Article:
This glider tries to redefine the performance-to-accessibility rate for top EN D, and I see very few possible competition for XChord on this specific criterion. It’s truly amazing to have the performance level of Zeno with more accessibility and less headache. The first difference: pitch dynamics and energy retention. The XChord is rather active on pitch, rocking back and forward even in relatively calm air, but all these pitches are limited both in amplitude and speed. The Zeno moves much faster on pitch; XChord is more dampened but grabs more energy on each pitch, impressively converting speed to height and vice versa. Imagine that you have the main lines 1-2 meters longer than they are in fact, the feeling would be very similar. This “calm power” demands a specific way of glider control: short but well-dozed inputs in precise moments of time instead of almost-constant “thrill” needed for gliders with less pitch dampening. In fact the XChord demands less attention than Zeno but the relatively slow conversions of speed to height and back are not very favourable for proximity flying near a slope. You just need some time to grasp the rhythm of pitch and to make the brake inputs a bit in advance (compared to Zeno). The second difference: glider feedback. The feedback which XChord gives to his pilot is more “classic”, more explicit, and much easier to read and understand than the Ozone-style feedback. The glider reactions to turbulence are calmer, less nervous but more pronounced compared to Zeno. The airspeed changes have an impressive amplitude, the glider tends to gain lots of speed coming out from thermal cores. The speed loss while entering the cores is also very well marked, but fortunately there’s no that strange effect well familiar to Zeno owners when the glider keeps the higher angle of attack and low speed for some time with no obvious reason. The XChord recovers from occasionally occurring high AOA in a fast and well predictable manner. The changes in load on main carabiners and the speed and brakes feedback while thermalling are very impressive: this glider has lots of power which needs a careful control! It’s interesting that, despite of that “high power” feeling, the “snaking” and “wobbling” span wise effects are at their normal level for a top EN D wing, the XChord is not more “wobbly” or “snaky” than Zeno. The brakes feedback is very bright and well present, easy to decode, the typical brake charge being on par with Zeno.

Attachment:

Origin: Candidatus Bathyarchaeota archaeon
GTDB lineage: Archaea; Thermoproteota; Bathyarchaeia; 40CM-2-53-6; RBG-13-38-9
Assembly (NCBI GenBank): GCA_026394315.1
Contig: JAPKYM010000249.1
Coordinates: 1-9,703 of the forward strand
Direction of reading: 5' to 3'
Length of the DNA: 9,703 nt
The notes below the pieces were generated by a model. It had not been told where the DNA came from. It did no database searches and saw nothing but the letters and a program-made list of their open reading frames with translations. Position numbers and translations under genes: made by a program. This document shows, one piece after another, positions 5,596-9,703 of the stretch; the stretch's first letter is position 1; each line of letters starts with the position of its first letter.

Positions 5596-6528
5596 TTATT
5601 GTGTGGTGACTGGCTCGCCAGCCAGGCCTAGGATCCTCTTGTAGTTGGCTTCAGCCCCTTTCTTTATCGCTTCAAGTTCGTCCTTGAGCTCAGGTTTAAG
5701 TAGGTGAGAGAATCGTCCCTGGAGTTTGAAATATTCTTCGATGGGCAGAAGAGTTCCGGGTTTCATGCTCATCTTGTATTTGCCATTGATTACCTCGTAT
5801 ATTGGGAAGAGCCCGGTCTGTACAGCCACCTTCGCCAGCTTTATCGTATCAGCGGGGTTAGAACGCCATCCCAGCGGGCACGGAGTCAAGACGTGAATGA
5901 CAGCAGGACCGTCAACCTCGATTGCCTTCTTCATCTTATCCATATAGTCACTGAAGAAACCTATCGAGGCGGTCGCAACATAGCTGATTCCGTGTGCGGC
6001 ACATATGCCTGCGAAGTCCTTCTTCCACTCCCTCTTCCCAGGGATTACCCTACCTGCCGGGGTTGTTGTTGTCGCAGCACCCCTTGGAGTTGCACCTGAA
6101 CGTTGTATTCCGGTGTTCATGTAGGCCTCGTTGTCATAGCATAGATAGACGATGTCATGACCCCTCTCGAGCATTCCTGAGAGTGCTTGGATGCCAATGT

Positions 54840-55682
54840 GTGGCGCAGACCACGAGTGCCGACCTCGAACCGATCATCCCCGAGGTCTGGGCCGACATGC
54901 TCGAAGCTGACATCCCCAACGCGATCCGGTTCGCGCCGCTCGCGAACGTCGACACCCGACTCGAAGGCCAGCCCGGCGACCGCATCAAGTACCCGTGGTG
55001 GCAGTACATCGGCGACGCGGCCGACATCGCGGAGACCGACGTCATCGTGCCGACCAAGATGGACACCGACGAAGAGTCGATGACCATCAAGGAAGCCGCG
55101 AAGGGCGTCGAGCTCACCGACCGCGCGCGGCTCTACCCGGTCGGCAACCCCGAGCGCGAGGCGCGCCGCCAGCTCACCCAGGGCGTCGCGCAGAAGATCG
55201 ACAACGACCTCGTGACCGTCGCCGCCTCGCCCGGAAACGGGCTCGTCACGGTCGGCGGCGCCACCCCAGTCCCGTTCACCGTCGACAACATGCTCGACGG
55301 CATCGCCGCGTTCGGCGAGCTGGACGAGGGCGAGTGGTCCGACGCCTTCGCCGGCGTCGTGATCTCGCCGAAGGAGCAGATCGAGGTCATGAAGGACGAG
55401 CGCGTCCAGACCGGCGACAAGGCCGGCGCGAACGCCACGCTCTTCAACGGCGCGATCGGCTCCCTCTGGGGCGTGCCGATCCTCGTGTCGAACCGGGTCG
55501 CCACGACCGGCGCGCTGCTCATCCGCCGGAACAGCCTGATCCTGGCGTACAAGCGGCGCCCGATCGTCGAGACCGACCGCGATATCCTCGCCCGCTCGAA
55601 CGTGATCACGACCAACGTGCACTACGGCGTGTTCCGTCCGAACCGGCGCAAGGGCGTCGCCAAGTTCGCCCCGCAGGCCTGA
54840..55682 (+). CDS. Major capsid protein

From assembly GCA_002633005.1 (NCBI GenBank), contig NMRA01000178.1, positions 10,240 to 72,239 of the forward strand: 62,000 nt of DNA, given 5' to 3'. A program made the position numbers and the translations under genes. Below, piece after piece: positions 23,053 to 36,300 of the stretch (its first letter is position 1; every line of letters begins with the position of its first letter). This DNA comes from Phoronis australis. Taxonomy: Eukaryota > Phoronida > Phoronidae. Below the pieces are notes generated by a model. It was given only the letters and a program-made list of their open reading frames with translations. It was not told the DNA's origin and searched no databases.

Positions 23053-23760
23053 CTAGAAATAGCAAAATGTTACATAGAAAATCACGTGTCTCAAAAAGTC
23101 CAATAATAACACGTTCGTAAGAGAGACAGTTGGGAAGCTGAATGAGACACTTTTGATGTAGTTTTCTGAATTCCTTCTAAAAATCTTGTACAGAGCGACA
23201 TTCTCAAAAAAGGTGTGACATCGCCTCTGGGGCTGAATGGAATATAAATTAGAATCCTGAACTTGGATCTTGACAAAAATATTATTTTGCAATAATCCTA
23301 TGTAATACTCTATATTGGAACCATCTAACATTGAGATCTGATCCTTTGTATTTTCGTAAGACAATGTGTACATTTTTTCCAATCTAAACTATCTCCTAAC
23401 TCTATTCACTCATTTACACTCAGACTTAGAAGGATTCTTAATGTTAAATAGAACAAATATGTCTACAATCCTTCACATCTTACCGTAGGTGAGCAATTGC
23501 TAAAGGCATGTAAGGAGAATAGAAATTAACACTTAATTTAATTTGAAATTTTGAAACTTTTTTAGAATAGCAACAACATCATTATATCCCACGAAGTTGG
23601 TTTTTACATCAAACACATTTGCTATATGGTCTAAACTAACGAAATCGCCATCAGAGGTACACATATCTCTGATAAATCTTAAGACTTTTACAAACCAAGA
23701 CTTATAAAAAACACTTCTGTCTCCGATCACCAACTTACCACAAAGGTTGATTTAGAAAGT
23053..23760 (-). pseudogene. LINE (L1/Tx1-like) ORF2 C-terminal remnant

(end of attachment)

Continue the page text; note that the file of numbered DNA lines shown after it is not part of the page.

The thermalling